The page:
not give the correct spectrum for the hydrogen atom. Incidentally, the correct
relativistic equation for electrons of which the Schrddinger equation above is
the nonrelativistic limit does retain the firstorder time derivative; it was discov
ered by Dirac.
However, there is a price to pay for having a firstorder time derivative
in the wave equation. The solutions of the Schrédinger equation above are not
real physical waves; they are complex functions with both a real and an imag
inary part. This gives rise to the problem of interpretation: What does the wave
function mean physically? The interpretation was given by Max Born (see sec
n 1.5).
‘The appearance of h in the Schrédinger equation is, of course, crucial. This
is how Schrédinger imposed the “quantum condition” on the wave equation of
matter.
‘THE PROBABILITY INTERPRETATION
‘The Schrddinger equation gives probability waves, so said Max Born. It just tells
us probabilistically where the likelihood of finding the particle will be greater;
there the wave will be strong, its amplitude will be large. In other places, if the
probability of finding the particle is small, the wave will be weak, having a small
amplitude.
Imagine that you are looking for traffic jams from a helicopter above the
streets of Los Angeles. If the cars were described by Schrddinger’s waves, we
would say that the wave was strong at the location of traffic jams, and in be
tween jams the wave was weak
Electron waves are probability waves, and here’s what Born said that means
mathematically: For electron waves, the modulus square of the wave function
¥(x,1) at a point gives us the probability P(x) of finding the electron at that
point:
Post) = VO.0P (1.14)
The electron’s wave function is a probability amplitude; its square gives a prob
ability distribution. Also, since the particle must be somewhere, the probabil
ity integrated over all x (all space in one dimension) must equal 1:
[il Pesn ae (ls)14 Chapter 1: An Introduction to the Schrdinger Equation
FIGURE 1.6.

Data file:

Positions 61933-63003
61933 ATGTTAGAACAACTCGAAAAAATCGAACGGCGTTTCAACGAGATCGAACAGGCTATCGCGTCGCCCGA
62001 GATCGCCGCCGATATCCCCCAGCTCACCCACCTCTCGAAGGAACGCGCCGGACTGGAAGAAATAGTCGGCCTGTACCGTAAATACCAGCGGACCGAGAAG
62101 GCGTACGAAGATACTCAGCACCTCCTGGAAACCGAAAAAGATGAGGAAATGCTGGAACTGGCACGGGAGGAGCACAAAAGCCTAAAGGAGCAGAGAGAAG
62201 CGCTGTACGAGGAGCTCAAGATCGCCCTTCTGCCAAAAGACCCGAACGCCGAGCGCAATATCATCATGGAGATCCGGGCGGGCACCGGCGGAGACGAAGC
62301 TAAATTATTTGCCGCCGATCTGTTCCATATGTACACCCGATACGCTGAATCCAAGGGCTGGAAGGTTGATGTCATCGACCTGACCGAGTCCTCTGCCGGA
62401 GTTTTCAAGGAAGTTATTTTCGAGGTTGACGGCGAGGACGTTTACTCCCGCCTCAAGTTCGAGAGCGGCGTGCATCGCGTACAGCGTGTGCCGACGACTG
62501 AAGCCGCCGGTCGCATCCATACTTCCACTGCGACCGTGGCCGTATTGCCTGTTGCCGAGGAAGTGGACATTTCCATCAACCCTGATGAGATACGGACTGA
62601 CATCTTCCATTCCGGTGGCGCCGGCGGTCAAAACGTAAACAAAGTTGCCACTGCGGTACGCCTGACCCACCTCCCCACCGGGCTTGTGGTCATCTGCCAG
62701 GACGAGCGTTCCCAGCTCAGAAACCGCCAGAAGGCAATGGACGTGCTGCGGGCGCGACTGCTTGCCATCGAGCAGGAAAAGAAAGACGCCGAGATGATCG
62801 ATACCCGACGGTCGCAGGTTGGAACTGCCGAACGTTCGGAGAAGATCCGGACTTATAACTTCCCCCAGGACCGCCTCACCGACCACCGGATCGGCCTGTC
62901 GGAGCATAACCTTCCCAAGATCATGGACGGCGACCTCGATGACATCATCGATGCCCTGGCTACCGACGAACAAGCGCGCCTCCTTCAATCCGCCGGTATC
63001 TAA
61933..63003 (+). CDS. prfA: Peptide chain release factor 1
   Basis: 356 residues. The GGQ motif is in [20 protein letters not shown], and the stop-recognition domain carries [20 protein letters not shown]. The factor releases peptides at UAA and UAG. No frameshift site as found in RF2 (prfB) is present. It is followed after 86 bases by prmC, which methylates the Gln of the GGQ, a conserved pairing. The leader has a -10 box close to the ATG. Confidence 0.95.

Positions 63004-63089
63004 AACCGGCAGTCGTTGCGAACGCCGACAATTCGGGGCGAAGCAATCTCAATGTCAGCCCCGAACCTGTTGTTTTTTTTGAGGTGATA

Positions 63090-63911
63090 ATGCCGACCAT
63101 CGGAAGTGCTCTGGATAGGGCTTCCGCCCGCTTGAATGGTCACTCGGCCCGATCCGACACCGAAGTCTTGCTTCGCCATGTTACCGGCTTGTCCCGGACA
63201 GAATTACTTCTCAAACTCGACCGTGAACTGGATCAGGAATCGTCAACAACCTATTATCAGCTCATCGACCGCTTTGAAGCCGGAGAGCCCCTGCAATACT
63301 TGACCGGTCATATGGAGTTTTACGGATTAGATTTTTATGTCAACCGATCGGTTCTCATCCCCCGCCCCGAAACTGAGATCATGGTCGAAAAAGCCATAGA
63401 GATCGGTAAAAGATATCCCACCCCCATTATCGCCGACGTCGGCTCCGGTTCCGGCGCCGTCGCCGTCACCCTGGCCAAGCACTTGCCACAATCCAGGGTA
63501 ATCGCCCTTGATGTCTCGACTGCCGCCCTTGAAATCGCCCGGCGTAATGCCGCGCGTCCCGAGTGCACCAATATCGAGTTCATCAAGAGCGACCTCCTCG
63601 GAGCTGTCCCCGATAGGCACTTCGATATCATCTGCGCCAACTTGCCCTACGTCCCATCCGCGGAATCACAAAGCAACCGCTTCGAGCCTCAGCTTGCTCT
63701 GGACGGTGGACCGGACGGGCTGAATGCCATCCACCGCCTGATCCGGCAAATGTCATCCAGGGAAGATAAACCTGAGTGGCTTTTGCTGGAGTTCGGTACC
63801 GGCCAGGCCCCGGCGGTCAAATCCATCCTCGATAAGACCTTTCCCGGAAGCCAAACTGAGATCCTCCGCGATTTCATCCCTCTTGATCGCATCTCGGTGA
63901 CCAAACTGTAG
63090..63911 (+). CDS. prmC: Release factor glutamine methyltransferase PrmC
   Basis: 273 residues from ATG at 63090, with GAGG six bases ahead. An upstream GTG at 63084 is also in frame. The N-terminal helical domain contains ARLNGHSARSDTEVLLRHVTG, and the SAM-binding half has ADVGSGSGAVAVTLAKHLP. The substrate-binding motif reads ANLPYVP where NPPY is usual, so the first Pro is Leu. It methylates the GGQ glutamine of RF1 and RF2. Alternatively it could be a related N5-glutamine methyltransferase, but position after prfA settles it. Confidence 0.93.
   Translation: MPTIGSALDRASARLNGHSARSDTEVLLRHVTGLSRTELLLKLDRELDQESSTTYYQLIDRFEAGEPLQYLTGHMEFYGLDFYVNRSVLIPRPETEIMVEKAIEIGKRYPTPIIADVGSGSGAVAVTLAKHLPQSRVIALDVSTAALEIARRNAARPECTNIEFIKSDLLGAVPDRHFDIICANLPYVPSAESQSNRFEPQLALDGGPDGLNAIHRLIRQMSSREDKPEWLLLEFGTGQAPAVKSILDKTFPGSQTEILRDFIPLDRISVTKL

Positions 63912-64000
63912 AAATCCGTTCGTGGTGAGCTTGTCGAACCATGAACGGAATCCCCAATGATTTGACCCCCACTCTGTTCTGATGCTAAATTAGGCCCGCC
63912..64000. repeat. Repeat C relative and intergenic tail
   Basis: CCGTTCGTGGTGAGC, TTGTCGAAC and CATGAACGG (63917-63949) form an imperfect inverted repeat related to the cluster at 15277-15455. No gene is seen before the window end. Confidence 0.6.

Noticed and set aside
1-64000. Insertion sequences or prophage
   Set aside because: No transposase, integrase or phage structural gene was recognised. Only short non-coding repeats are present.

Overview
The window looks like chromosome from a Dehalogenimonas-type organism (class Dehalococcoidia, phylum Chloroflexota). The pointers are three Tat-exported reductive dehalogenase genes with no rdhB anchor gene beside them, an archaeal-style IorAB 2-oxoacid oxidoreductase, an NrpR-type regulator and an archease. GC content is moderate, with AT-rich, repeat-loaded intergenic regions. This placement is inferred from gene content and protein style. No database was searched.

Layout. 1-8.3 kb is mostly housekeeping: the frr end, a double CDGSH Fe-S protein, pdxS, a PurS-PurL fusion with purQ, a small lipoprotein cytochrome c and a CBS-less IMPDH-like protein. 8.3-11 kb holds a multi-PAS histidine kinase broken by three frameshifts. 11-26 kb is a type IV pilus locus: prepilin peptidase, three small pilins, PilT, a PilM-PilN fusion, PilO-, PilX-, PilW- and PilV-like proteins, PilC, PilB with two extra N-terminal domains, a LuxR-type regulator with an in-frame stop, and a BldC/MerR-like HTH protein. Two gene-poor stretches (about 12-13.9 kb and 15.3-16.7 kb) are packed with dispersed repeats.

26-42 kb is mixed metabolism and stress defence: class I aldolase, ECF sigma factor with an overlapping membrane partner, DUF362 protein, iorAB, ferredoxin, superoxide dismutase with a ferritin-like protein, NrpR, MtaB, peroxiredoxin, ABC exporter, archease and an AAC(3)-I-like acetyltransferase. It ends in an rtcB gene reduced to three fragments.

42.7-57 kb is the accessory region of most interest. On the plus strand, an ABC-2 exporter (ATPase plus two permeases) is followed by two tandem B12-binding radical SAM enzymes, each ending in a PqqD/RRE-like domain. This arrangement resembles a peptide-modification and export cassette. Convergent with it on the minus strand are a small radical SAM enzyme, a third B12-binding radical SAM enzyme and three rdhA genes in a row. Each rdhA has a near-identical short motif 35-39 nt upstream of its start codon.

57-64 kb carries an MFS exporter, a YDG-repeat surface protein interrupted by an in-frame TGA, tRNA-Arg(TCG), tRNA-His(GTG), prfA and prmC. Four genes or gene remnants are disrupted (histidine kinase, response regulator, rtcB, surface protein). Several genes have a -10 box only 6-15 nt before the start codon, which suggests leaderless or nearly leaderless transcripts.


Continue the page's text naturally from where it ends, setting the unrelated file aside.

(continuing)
Superposition of many sine
waves produces a localized
wave packet. (Reprinted
with permission from
P..W. Atkins, Quanta:
‘A Handbook of Concepts.
Oxford, U.K.: Clarendon
Press, 1974)
‘A wave function satisfying equation (1.15) is said to be normalized. Equation
(1.15) also makes it clear that P(x,) can be thought of as a probability density.
Now, if we use equation (1.14) to calculate the probability distribution
of an electron whose wave function is given by the plane wave exp(ikx — iat),
we get
P(x,1) = lexp(ike — ivt))? = 1
‘The probability is the same for the particle to be anywhere, at all times. But real
particles are found to be localized; thus a plane wave is quite inadequate for
describing them correctly (although, as it turns out, we do use them; see
chapter 3).
‘The wave functions that give the proper probability distributions for a
quantum object, such as shown in figure 1.8(a) below, are wave packets; liter
ally they are superpositions of waves done in such a way that there is hardly any
‘wave outside of a given region (fig. 1.6). The mathematics of this procedure in
volves the Fourier transform (see chapter 2). Since the Schrédinger equatio
a linear equation, a superposition of waves forming a wave packet is also an ac
ceptable solution for it. This is called the superposition principle.
This superposition principle, a consequence of the linearity of the Schré
dinger equation, is behind the many spectacular wave aspects of matter (you will,